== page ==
I have to say, I am with the Chinese on this one as otherwise you could be recalculating every time it snows!
The Nepalese government has decided to answer once and for the all the question of just how tall Everest is, since it can't agree with the Chinese on an exact height for the lofty peak. The generally accepted height of 8,848m (29,029ft) came from a 1955 Indian survey, the BBC notes. Nepal accepts this "snow height" figure ( …
...is it important to know the exact height of Everest for border talks? Since a border is an imaginary vertical line, surely all you need is the exact position of the summit in the horizontal plane?
Enquiring technical minds want to know....
No 'huge mountain' icon, so Paris, for obvious reasons...
The snow peak summit could be in a different position to the rock summit so there's a land grab issue. Albeit by a metre or two. So, if* the height (and hence the border) is defined on the rock summit and prevailing winds meant the snow summit was e.g. to the north of the rock summit, then all summiteers would be in China rather than Nepal. And China would be slightly larger. All round good for China.
Try telling that to the israilies/palestinians!
Old story really, didnt i read somewhere that spain and portugal both carried out surveys of their mutual border, last century sometime, and came up with markedly different figures?
apparently it came down to the fact that portugal, being smaller, therefore land being more important to them (?) took more care to measure the route in smaller steps - round big stones etc, while the spaniards went from hiltop to hiltop. thereby exposing the fractal nature of geographic boundaries.
i guess you could say the same here, im not too sure but i think china is a fair bit bigger than nepal
@AC: those pesky Martians are claiming THEY'VE got the tallest mountain in the solar system. It's vital for Earth's reputation that we get the exact figure.
Else they're just using this nit-picking exercise as a means to assert their independence. It's like the committee approving the new 20 million quid computer and then fighting about which cheap brand of coffee to use.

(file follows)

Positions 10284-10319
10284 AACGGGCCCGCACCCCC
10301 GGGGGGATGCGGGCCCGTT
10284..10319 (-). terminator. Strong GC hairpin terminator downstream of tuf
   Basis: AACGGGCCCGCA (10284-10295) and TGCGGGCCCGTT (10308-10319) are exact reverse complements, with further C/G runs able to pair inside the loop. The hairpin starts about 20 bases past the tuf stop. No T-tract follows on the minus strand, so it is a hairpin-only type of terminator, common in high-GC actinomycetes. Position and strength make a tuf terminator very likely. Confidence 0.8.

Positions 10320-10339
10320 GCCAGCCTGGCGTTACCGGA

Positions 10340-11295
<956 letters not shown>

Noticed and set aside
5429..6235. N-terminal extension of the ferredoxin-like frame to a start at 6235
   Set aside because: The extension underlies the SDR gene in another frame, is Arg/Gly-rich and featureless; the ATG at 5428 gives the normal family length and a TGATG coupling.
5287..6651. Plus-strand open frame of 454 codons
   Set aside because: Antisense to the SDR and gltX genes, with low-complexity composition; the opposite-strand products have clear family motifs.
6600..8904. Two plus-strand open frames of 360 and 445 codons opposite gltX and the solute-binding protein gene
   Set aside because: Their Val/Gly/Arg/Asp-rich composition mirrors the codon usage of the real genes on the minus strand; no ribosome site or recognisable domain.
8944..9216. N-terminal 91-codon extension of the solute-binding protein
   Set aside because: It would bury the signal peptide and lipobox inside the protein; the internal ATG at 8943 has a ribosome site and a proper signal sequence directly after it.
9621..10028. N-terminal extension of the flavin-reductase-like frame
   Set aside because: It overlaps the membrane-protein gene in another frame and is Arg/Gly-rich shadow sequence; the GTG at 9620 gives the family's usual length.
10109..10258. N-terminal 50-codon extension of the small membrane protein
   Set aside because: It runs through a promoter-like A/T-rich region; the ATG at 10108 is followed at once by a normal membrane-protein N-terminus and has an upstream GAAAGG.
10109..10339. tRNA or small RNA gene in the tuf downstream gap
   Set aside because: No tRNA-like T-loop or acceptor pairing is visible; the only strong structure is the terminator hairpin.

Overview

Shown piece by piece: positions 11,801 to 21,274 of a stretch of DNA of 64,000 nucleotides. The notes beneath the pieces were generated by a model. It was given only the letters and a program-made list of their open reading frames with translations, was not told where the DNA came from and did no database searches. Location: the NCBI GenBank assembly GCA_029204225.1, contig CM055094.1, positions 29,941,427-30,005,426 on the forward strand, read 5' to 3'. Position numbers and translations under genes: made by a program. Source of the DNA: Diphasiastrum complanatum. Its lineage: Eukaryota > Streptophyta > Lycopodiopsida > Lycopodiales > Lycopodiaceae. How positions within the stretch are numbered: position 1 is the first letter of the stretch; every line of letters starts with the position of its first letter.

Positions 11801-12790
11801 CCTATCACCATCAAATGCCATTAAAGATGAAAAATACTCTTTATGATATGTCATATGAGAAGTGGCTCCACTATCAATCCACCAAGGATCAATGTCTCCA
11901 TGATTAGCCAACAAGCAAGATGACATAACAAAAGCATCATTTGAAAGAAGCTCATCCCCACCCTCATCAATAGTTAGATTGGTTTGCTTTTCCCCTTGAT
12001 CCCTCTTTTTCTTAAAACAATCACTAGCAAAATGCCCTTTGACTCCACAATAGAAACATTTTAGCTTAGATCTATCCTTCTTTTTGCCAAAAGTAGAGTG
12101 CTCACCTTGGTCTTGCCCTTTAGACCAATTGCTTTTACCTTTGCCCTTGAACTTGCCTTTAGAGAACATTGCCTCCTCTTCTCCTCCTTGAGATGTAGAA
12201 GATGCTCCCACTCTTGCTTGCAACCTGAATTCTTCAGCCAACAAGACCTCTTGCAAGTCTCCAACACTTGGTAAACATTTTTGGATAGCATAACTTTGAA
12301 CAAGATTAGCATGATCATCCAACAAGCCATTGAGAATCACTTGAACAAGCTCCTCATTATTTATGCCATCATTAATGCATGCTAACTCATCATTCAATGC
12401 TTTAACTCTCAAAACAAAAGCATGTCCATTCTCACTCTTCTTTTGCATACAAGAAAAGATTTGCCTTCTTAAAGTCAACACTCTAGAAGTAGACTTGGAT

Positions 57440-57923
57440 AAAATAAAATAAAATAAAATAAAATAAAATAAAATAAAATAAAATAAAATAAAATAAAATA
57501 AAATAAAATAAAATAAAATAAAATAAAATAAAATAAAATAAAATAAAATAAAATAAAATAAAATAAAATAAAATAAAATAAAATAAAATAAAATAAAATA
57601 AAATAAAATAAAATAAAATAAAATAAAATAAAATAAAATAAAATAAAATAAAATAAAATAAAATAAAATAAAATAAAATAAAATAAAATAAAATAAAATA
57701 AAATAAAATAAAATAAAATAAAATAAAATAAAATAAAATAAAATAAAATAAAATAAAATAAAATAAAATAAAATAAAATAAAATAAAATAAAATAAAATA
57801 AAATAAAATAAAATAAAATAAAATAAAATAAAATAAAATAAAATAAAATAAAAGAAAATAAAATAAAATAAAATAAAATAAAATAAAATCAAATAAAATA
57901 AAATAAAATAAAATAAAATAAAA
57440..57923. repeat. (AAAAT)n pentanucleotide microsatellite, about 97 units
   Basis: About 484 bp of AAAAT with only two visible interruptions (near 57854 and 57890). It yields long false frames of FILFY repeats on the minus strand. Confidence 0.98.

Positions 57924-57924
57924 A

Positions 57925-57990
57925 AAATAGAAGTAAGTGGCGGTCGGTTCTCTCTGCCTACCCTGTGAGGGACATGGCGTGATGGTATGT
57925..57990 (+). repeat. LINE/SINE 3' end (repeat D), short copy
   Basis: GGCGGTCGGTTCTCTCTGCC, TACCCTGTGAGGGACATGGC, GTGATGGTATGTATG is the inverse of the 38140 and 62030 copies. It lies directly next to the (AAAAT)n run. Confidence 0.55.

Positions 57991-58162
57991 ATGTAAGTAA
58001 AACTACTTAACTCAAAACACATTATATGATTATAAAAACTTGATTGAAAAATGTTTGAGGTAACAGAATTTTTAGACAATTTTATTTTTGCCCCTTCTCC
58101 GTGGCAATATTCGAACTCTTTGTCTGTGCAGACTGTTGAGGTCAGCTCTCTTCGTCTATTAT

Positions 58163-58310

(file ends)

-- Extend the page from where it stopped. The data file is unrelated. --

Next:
lol :p I think this is just so Nepal can assert for sure what the _actual_ height of Mt. Everest aka Sagarmatha is without being bashed top to bottom, left to right. IMHO, assertion is good in this regard. Every country should assert it's own way of doing things be it small / big (provided it is within the boundaries of normality in every sense) :-)
Olympus Mons is a little bit bigger than Everest.
Everest = 88xx metres above sea level, which is 10,971 metres above the lowest point.
Olympus Mons = 21,229 metres above the average and nearly 30,000 metres above the lowest point. The ring wall on the crater of Olympus Mons is nearly 8,000 metres tall.
As for why, well the Chinese only conquered Tibet so they could lay claim to half of the tallest mountain in the world and now they need to justify the huge investment for what is mostly a high desert and bare rock. If they argue about it in a diplomatic exchange then it must be worth arguing about. (Diplomacy = circular logic)
This post has been deleted by its author
It's a matter of "national pride" in a place where such things are frowned upon (if not outright banned) by the occupiers.
Consider this analog: Assume you are a Brit, and the Yanks have been occupying your land, messing with your government (don't start cheering yet; remember, 'Murica is the land of Sarah Palin, Michelle Bachman, John Kyl, and other assorted wingnuts who we continue to put in places of power), and otherwise generally messing with all things British for some indeterminate period of time. How important would it be to you to defend your ability to put the letter 'u' in the word "color"?
Biting the hand that feeds IT © 1998–2021